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Displaying: abr - abu

  • Abraham (A-Z entry)

    Abraham is the earliest biblical character who is delineated clearly enough to be correlated, to a limited extent, within world history. His homeland on ...

    Source: The Oxford Companion to the Bible

  • Abraham (A-Z entry)

    (Heb., Avraham Heb., Avram ) is the name of the progenitor of the Hebrew people. At first he is called Abram ( Gn. 11.26–27 ...

    Source: Encyclopedia of the Dead Sea Scrolls

  • Abraham's Bosom (A-Z entry)

    In Jesus' parable of Dives and Lazarus ( Luke 16: 19–31 ) both characters die, and in the abode of the dead, which is ...

    Source: A Dictionary of the Bible

  • Abraham's Bosom (A-Z entry)

    This expression occurs in the parable of the Rich Man ( Dives ) and Lazarus ( Luke 16.19–31 ); after his death, Lazarus is ...

    Source: The Oxford Companion to the Bible

  • Abram (A-Z entry)

    See Abraham .

    Source: The Oxford Companion to the Bible

  • Abravanel, Isaac (A-Z entry)

    (1437–1508) a medieval philosopher and biblical commentator. He fled from Portugal to Spain to escape a sentence of death in a supposed plot ...

    Source: Oxford Biblical Studies Online

  • Abravanel, Judah (A-Z entry)

    (1460–1521) physician, poet, and philosopher, and son of Isaac Abravanel. His Dialogue on Love (published posthumously) argued that love was the structural principle ...

    Source: Oxford Biblical Studies Online

  • Absalom (A-Z entry)

    A son of David ; good-looking and ambitious; he gathered round himself a band of disaffected people who were prepared to overthrow David. He ...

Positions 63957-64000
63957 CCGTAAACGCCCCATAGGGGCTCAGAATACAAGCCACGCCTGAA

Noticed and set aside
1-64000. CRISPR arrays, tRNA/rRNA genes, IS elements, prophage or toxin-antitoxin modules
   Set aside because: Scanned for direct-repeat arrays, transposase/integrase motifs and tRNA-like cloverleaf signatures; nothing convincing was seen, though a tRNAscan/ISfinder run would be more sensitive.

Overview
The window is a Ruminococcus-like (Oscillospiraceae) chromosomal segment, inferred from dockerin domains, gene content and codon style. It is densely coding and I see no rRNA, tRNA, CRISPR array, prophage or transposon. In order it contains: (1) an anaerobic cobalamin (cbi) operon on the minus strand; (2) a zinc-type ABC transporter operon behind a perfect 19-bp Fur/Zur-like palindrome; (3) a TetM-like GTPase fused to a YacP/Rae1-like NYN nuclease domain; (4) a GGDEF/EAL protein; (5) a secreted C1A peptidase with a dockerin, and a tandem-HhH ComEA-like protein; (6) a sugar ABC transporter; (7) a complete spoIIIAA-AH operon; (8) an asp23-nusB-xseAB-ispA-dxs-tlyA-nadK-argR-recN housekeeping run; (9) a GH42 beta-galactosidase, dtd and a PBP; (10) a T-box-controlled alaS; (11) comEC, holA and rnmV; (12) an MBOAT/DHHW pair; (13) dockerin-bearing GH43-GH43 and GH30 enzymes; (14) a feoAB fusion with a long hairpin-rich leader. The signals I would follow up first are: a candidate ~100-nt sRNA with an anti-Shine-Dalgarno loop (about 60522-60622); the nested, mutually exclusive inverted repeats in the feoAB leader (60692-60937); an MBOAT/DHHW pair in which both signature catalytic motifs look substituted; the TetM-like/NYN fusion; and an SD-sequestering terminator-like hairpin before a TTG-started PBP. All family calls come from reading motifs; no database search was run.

Source: A Dictionary of the Bible

  • Absalom (A-Z entry)

    Third son of King David ( 2 Sam. 3.3 ). The story of Absalom is presented as a subplot of the life of David, ...

    Source: The Oxford Companion to the Bible

  • Absalom, House of (A-Z entry)

    The only reference to the phrase house of Absalom in the Dead Sea Scrolls appears in Pesher Habakkuk (1QpHab v.9), where its position in ...

    Source: Encyclopedia of the Dead Sea Scrolls

  • Abu Ghurob (A-Z entry)

    a New Kingdom site, situated in Middle Egypt at the edge of the Faiyum, 3.75 kilometers (about 2.5 miles) due west of the point ...

    Source: The Oxford Encyclopedia of Ancient Egypt

  • Abu Ḥamid, Tell (Image) This result contains an image

    Source: The Oxford Encyclopedia of Archaeology in the Near East

  • Abu Ḥamid, Tell (A-Z entry) This result contains an image

    site located in the Jordan Valley, at 240 m below sea level, on Lisan marl deposits between two small wadis (32°19′ N, 35°33′ E). ...

    Source: The Oxford Encyclopedia of Archaeology in the Near East

  • Abu Hawam, Tell (A-Z entry)

    10-acre mound on the Mediterranean coast near where the Kishon River empties into the bay of Haifa (map reference 151 × 144). It may ...

    Source: The Oxford Encyclopedia of Archaeology in the Near East

  • Abu Rowash (Image) This result contains an image

    Source: The Oxford Encyclopedia of Ancient Egypt

  • Abu Rowash (A-Z entry) This result contains an image

    located in the continuation of Gebel el-Ghigiga, the western fringe of the Nile Valley (30°2′N, 31°4′E). The archaeological area of Abu Rowash, which belongs ...

    Source: The Oxford Encyclopedia of Ancient Egypt

  • Abu Salabikh (A-Z entry)

    ( modern name, Ar., Tell or Īšān Abū eṣ-Ṣalābīḫ [“father of clinker”] ), city of the fourth and third millennia in southern Iraq, located ...

    Source: The Oxford Encyclopedia of Archaeology in the Near East

  • Abu Simbel (Image) This result contains an image

    Source: The Oxford Encyclopedia of Ancient Egypt

  • Abu Simbel (A-Z entry) This result contains an image

    site south of Aswan, on the western bank of the Nile River in what was Nubia (now near Egypt's border with Sudan). It has ...

    Source: The Oxford Encyclopedia of Ancient Egypt

  • Abu Simbel (A-Z entry)

    colossal temple complex located in the northern Sudan about 200 km (186 mi.) up the Nile from Aswan (22°21′ N, 31°38′ E). Built in ...

    Source: The Oxford Encyclopedia of Archaeology in the Near East

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